[[!meta title="Entropic hash…"]]
[[!meta author="Daniel Silverstone"]]
[[!meta date="20090220 16:03:17 +0000"]]
[[!tag tech]]
Apart from sounding like a strange ’70s progrock band, the title of
this posting actually has something to do with random numbers. As some
of you are aware, the company I work for has produced a small USB device
which we are aiming at producing random numbers from for use in
situations where a large number of IID random values are needed.
However, rather than aiming at producing the megabits per second which
some companies do for around £400 or so, our goal is to have a
device more than capable of around 16kbits per second for around
£30 or so.
My question is related to the mixing of streams of random numbers. Our
device has two hardware RNGs which produce bitstreams. I am already
using Üli M. Maurer’s “Universal Statistical Test for Random Bit
Generators” to estimate the entropy gathered by the RNGs. What I am
trying to determine is if it is reasonable and safe to use a hashing
function such as SHA256 in the following way:

Assume the two RNG streams have had their entropy estimated (and derated
slightly).

Now create a hash state and feed bytes worth of the data from each of
the two streams, summing the estimates of the entropy being fed into the
hash.

Now, once the sum of estimated entropy reaches some threshold (perhaps
1.5 times the bitsize of the hashing function) we finalise the state
and emit the hash.

Repeat from 2.
What I am trying to determine is whether or not it would be subsequently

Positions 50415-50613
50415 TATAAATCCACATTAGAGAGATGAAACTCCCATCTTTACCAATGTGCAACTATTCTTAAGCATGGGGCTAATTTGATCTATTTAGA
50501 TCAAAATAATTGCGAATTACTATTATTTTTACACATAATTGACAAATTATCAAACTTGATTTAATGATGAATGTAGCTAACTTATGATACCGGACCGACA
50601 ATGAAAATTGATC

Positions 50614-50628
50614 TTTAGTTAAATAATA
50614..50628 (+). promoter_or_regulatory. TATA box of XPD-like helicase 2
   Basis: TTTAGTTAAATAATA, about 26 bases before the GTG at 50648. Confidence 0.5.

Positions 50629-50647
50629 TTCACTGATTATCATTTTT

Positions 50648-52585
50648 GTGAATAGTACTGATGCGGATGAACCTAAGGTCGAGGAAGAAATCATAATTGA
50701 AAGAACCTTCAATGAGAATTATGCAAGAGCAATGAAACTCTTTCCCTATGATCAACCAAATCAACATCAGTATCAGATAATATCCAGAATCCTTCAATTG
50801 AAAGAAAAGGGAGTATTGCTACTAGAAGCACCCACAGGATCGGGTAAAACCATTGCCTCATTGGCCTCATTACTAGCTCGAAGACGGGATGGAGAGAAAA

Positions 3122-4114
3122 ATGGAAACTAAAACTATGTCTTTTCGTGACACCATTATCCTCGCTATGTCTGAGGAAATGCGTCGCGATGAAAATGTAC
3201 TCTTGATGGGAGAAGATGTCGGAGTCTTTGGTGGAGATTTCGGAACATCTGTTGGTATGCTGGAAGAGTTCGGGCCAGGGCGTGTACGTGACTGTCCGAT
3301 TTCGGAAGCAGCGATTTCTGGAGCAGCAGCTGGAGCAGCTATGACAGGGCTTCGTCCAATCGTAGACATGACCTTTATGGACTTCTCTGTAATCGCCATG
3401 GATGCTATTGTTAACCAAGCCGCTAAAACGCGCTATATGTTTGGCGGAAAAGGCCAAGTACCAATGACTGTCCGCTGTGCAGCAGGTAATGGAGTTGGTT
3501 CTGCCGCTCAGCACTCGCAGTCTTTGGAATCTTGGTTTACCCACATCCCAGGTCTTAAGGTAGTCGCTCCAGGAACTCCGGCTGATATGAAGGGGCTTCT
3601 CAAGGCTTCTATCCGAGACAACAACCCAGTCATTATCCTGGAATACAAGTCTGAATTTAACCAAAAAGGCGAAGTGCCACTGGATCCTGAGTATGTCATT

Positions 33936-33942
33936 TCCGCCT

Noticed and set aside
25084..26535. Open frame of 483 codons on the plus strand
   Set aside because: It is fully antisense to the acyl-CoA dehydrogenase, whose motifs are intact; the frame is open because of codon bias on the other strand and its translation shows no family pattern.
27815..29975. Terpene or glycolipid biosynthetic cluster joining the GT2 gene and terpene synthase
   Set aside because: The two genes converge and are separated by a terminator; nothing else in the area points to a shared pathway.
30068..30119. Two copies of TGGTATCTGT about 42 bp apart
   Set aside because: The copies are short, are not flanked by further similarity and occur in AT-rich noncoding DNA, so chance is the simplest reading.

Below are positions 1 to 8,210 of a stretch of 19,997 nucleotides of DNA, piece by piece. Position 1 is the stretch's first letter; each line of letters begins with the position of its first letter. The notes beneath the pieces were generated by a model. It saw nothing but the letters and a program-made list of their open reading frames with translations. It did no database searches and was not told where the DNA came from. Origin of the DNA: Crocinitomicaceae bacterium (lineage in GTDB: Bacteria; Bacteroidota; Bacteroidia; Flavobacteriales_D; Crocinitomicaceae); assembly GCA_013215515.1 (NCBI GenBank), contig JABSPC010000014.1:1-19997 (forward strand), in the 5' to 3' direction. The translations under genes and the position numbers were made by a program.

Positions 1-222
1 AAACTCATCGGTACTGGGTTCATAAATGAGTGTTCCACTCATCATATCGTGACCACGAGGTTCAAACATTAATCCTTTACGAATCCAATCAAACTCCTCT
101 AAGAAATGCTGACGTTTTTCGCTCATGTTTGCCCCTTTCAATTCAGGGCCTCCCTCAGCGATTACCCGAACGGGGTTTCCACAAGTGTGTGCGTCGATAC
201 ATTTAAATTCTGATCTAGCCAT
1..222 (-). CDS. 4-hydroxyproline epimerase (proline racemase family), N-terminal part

reasonable to estimate the entropy in each emitted hash state as being
in the least bit close to the hash size of the function. E.g. assuming
that in the 256 bits coming out of the SHA256 hash, that there is,
perhaps 200 bits of entropy.
Ultimately I am trying to come up with a way to process the streams (in
a microcontroller, so nothing **too** onerous on CPU or RAM) such that
the data coming off the device can be treated confidently as having a
high number of shannons of entropy in every byte. As I stated above, my
goal would be 16kbits/second of entropy and if that came in the form of
20kbits/second of data (2500 bytes/second) where the assumption of at
least six bits of entropy per byte was sound, then I would be very very
pleased indeed.
Some of you familiar with the general area of randomness and
particularly of testing randomness might have noticed that 2500 bytes is
a rather convenient size for applying the FIPS 1401 and 1402 tests to.
My goal is to aim at as high a FIPS 140 rating as I can.
If you think you can help, please do email me.